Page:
Mrs. Byrd Evans
Mrs. Byrd Evans, wife of former Fastrill doctor Dr. C. W. Evans, enjoys a soda water at the 1961 Fastrill Homecoming.
One of two marked graves, both children, at the Fastrill site: Elvira Miranda, Died September 28, 1940, Aged 13 hours. The other grave is that of Maryelle Smith, Died Oct. 7, 1935, Aged 4 months, 7 days. Photo made in June 1999 by Jonathan Gerland.
Southern Pine Lumber Company locomotive engineer Ramsey Minton enjoys a rare snowfall with daughter Charlene "Sally" and son Douglas "Bill" at Fastrill in the winter of 1939-1940.
Fastrill School Award 1933
In 1933 eight year old student J. D. Burchfield earned a Fastrill Public School award "for being neither tardy nor absent" for the six-month school term ending March 3. Mr. Burchfield, pictured in the next photo, posed at the Fastrill Reunion in June 2003 with his certificate and teacher Pauline Bowman Powers who presented him the award 70 years earlier. The certificate was donated to The History Center later in 2003.
Fastrill School Award Student and Teacher Reunion
In 1933 eight year old student J. D. Burchfield earned a Fastrill Public School award "for being neither tardy nor absent" for the six-month school term on March 3. Mr. Burchfield posed at the Fastrill Reunion in June 2003 with his certificate and teacher Pauline Bowman Powers who presented him the award 70 years earlier. The certificate, pictured in color in the previous photo, was donated to The History Center later in 2003.
Clyde Thompson Smith at Fastrill
Young Clyde Thompson Smith poses for the camera at Fastrill in about 1939. Neighbor Mrs. Gertie White, partly visible, assists.
Hattie Mae Ray and Tilda Hodge
Young Hattie Mae Ray (Clyde Thompson Smith's mother, see photo above) and Tilda Hodge at Fastrill in the early 1930s. Mrs. Hodge is remembered as a kind of medicine woman, someone who seemed to always have a cure or fix for most ailments.
Wife and husband Lillie Mae and Mack Jenkins with friend and neighbor Hattie Mae Smith at Fastrill in about 1940. The Jenkins were Clyde Thompson Smith's God Parents.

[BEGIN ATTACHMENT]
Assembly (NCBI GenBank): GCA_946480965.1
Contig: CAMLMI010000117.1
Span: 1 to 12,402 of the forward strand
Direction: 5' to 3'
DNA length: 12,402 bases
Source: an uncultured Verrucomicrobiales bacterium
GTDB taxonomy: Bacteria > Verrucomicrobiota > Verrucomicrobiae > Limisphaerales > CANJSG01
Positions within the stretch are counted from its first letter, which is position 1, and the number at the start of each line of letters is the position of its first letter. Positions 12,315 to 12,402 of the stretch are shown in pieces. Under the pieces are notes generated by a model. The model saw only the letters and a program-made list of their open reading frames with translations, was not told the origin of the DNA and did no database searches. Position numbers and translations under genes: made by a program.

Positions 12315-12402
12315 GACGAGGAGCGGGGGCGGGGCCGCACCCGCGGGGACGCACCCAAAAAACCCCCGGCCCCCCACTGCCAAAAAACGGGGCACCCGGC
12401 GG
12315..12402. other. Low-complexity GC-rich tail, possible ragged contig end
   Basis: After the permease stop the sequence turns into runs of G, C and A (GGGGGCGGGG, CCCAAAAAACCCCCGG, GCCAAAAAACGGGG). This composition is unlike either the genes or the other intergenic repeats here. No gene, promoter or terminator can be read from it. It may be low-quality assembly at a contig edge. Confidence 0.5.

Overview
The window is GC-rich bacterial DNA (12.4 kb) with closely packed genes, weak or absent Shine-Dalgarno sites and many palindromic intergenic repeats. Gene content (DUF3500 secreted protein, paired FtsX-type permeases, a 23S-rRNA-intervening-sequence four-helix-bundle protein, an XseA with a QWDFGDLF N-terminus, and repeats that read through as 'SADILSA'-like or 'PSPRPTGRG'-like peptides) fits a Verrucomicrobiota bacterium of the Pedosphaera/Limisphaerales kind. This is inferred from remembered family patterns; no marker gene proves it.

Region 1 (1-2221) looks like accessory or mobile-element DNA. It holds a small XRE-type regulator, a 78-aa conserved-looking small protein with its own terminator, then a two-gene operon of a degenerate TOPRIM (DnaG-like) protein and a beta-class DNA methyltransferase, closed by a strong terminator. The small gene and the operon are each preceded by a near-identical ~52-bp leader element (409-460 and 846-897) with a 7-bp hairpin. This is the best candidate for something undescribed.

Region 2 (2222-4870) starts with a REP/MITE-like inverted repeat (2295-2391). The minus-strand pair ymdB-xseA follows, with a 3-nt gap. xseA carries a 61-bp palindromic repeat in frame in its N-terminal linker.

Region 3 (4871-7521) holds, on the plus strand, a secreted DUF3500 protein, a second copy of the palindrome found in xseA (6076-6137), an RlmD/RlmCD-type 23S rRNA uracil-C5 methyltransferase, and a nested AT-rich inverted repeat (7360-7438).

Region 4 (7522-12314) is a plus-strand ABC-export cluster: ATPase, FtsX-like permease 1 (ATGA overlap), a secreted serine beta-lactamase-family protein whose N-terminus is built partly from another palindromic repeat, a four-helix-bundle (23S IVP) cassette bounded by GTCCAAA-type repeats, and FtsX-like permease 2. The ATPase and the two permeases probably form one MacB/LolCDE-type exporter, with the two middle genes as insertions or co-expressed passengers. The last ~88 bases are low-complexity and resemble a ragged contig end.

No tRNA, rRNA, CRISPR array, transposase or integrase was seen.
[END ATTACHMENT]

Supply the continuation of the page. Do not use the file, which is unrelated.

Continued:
The red clay hills of Cherokee and Anderson counties made for difficult logging. This photo of Southern Pine Lumber Company logging crews was made in about 1930 near Fastrill.
Fastrill Historical Marker Dedication
More than a dozen persons born at Fastrill posed with the new state historical marker at the former logging camp townsite on April 16, 2000. Left to right are John Powers, Edith White Burchfield, Carl Burchfield, M. H. "Red" Patrick, Joe Miranda, Kenneth Flowers, Gloria Guerra Hernandez, Charles White, Ada Guerra, Dolores Guerra Juarez, Mathilda Miranda Macias, Ruby Berry, Bernice Durham Compton, and Alfred Miranda. Also a native of Fastrill, and in attendance, but not pictured, was John White. Photo by Jonathan Gerland.
Fastrill Historical Marker
This Texas Historical Commission historical marker was dedicated at the site of Fastrill in April 2000.
Fastrill Baseball Team 1939
A Fastrill baseball team in 1939 included (front row) Pete Collins, Thelton Farrow, and Dick Burchfield. Also (middle row) Red Patrick, Donkey Odem, and Wayne Goetzman. And (back row) Serb Trevathan, L.D. Farrow, Webb Burchfield, and Robert Wells.
Neches River Java
Former Fastrill resident Dick Burchfield pours a cup of Neches River coffee during the 1999 Fastrill Homecoming. Photo by Jonathan Gerland.
Log Train at Fastrill
Forty-eight miles north of Diboll, Southern Pine Lumber Company woods engine No. 11 and crew pose with a train of thirty-seven loaded log cars and an extra water car on the south leg of the Fastrill wye, Cherokee County, in the late 1920s. Roof tops of camp houses and buildings are visible in the left background.
The loaded cars will be set out for engineer Titus Mooney and fireman J.J. King who will carry them to the Diboll mill ponds behind mainline Engine 13, now displayed at The History Center. The engineer of Engine 11, a 60-ton 1912 Baldwin 2-6-2, was J. T. "Big Boy" Farrow, shown leaning out the cab window. Paul Durham Sr., woods foreman, is at the far left standing below the cab. Others are unidentified.
Southern Pine Lumber Company officials located the town of Fastrill in 1922 on a slight bluff on the east bank of the Neches River, as indicated here in a modified USGS map, Denson Springs quadrant. Today the site is near the confluence of state highways 23 and 294.
Young friends Pauline Durham and Elmer Ray Wells pose in about 1928 with Baalam, a friend to many Fastrill children. Note in the background sycamore trees, a Fastrill favorite.